One day Hannah went up to the temple, and prayed with great weeping (I
Samuel 1:10), while Eli the High Priest was sitting on a chair near the
doorpost. In her prayer she asked God for a son and in return she vowed to
give the son back to God for the service of the Shiloh priests. She promised
he would remain a Nazarite all the days of his life.

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Eli thought she was drunk and questioned her. When she explained herself,
he sent her away and effectively said that her prayer would be heard and her
desire granted. As promised, she conceived and bore a son. She called his
name Samuel, "since she had asked the Lord for him". She raised him until
he was weaned and brought him to the temple along with a sacrifice. The
first 10 verses of 1 Samuel 2 record her song of praise to the Lord for
answering her petition. Hannah is also considered to be a prophetess,
because in this Biblical passage she foretells history in advance. Eli
announced another blessing on Hannah, and she conceived 3 more sons and
2 daughters, making six in total.

According to the Old Testament, Hagar was the Egyptian handmaiden of
Sarah, wife of Abraham. At Sarah's suggestion, she became Abraham's
second wife and mother of mother of Ishmael.
Hagar: Sarah's handmaid (Genesis 16:1; 21:9,10), whom she gave to
Abraham (q.v.) as a secondary wife (16:2). When she was about to become a
mother fled from the cruelty of her mistress, intending apparently to return
to her relatives in Egypt, through the desert of Shur, which lay between.
Wearied and worn she had reached the place she distinguished by the name
of Beer-lahai-roi ("the well of the visible God"), where the angel of the Lord
appeared to her. In obedience to the heavenly visitor she returned to the tent
of Abraham, where her son Ishmael was born, and where she remained till
after the birth of Isaac, the space of fourteen years.
Sarah after this began to vent her dissatisfaction both on Hagar and her
child. Ishmael's conduct was insulting to Sarah, and she insisted that he and
his mother should be dismissed. This was accordingly done, although with
reluctance on the part of Abraham (Genesis 21:14). They wandered out into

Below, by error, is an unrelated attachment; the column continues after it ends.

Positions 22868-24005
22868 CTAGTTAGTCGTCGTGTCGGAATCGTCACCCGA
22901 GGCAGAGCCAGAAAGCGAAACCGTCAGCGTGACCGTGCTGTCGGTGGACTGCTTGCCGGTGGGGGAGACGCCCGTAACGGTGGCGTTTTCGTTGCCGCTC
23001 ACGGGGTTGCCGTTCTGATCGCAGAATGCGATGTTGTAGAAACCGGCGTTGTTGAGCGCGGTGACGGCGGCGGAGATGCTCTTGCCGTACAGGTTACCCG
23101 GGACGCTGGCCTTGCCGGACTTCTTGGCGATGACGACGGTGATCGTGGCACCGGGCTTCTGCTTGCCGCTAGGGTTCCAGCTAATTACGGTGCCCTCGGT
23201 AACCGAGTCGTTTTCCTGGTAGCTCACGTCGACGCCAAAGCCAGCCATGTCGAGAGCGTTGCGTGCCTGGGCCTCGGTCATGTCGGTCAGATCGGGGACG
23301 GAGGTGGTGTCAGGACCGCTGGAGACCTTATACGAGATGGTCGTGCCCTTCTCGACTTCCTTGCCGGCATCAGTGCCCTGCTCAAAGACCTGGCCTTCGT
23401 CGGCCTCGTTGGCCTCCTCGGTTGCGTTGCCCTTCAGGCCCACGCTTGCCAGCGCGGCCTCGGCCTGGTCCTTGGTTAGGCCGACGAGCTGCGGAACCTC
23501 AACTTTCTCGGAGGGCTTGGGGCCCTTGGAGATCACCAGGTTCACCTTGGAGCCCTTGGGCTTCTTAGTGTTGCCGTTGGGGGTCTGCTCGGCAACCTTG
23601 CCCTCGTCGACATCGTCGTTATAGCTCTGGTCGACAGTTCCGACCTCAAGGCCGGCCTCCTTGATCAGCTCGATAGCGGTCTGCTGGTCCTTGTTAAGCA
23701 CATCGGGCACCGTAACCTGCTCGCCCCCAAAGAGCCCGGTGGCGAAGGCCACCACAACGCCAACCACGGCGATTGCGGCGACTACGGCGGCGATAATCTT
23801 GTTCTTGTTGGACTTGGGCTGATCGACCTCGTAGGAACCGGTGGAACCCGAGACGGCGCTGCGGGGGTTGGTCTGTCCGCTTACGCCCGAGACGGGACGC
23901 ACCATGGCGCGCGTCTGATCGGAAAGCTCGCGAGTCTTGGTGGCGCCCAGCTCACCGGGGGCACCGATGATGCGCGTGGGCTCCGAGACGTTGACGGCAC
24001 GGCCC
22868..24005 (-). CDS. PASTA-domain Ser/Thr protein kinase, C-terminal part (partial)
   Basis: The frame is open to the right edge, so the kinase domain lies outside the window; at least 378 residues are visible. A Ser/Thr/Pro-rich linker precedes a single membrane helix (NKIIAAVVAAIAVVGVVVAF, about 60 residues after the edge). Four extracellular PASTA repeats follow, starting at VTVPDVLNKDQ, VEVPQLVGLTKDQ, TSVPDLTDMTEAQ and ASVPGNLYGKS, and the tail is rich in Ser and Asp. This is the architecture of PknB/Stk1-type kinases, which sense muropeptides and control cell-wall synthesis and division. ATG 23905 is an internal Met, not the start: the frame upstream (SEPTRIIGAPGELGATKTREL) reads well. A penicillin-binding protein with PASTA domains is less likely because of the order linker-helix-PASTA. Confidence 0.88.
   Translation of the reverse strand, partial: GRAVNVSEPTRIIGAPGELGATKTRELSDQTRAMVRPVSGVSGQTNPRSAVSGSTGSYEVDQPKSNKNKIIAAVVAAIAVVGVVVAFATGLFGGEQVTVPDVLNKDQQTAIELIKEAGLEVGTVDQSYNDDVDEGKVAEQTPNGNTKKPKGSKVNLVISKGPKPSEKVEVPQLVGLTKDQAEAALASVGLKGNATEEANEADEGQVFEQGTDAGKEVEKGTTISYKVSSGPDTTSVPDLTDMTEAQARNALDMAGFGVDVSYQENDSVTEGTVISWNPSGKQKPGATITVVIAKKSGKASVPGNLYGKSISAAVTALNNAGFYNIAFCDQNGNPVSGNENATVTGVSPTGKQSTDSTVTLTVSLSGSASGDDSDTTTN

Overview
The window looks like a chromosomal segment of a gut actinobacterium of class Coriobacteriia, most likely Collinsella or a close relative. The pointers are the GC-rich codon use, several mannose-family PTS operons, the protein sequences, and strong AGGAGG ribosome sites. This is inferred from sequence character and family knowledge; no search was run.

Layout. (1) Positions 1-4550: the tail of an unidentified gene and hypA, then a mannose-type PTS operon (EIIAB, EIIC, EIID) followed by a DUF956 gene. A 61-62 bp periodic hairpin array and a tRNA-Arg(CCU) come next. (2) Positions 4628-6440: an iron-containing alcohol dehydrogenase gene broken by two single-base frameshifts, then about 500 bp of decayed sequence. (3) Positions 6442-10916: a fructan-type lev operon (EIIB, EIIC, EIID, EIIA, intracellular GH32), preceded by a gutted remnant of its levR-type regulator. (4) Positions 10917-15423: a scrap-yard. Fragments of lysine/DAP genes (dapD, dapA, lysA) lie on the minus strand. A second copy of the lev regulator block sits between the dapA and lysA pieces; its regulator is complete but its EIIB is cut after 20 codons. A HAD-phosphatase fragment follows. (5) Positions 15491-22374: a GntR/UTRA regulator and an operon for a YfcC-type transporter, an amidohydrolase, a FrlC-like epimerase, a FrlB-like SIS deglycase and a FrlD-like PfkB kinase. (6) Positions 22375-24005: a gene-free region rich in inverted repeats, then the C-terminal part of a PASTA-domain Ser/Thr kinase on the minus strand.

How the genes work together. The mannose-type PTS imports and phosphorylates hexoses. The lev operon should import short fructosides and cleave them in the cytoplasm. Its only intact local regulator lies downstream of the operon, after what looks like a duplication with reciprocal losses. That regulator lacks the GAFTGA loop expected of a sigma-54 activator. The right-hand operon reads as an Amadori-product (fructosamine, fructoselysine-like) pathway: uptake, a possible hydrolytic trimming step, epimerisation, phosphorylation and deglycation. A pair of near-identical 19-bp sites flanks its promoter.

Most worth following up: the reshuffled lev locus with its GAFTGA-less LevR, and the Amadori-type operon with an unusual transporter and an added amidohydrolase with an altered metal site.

the wilderness, where Ishmael, exhausted with his journey and faint from
thirst, seemed about to die. Hagar "lifted up her voice and wept," and the
angel of the Lord, as before, appeared unto her, and she was comforted and
delivered out of her distresses (Genesis 21:18,19). Ishmael afterwards
established himself in the wilderness of Paran, where he married an Egyptian
(Genesis 21:20,21).

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According to the New Testament Joanna was one of the women associated
with the ministry of Jesus. As recorded in the Gospel of Luke as
accompanying Jesus and the twelve disciples.
Joanna is the wife of Chuza, the steward of Herod Antipas, tetrarch of Galilee.
She was one of the women who ministered to our Lord, and to whom he
appeared after his resurrection.

Leah was the eldest daughter of Laban, the sister to Rachel, and the first
wife of Jacob, the Hebrew patriarch.
Jacob took her to wife through a deceit of her father (Genesis 29:23). She
was "tender-eyed". She bore to Jacob six sons, and one daughter, Dinah. She
accompanied Jacob into Canaan, and died there before the time of the going
down into Egypt, and was buried in the cave of Machpelah.

Martha (of Bethany)

Martha is a biblical figure described in the Gospels of Luke and John. Together
with her siblings Lazarus and Mary, she is described as living in the village of
Bethany near Jerusalem. She was witness to Jesus' resurrection of her
brother, Lazarus.
Martha was the sister of Lazarus and Mary, and probably the eldest of the
family, who all resided at Bethany. From the residence being called "her
house," some have supposed that she was a widow, and that her brother and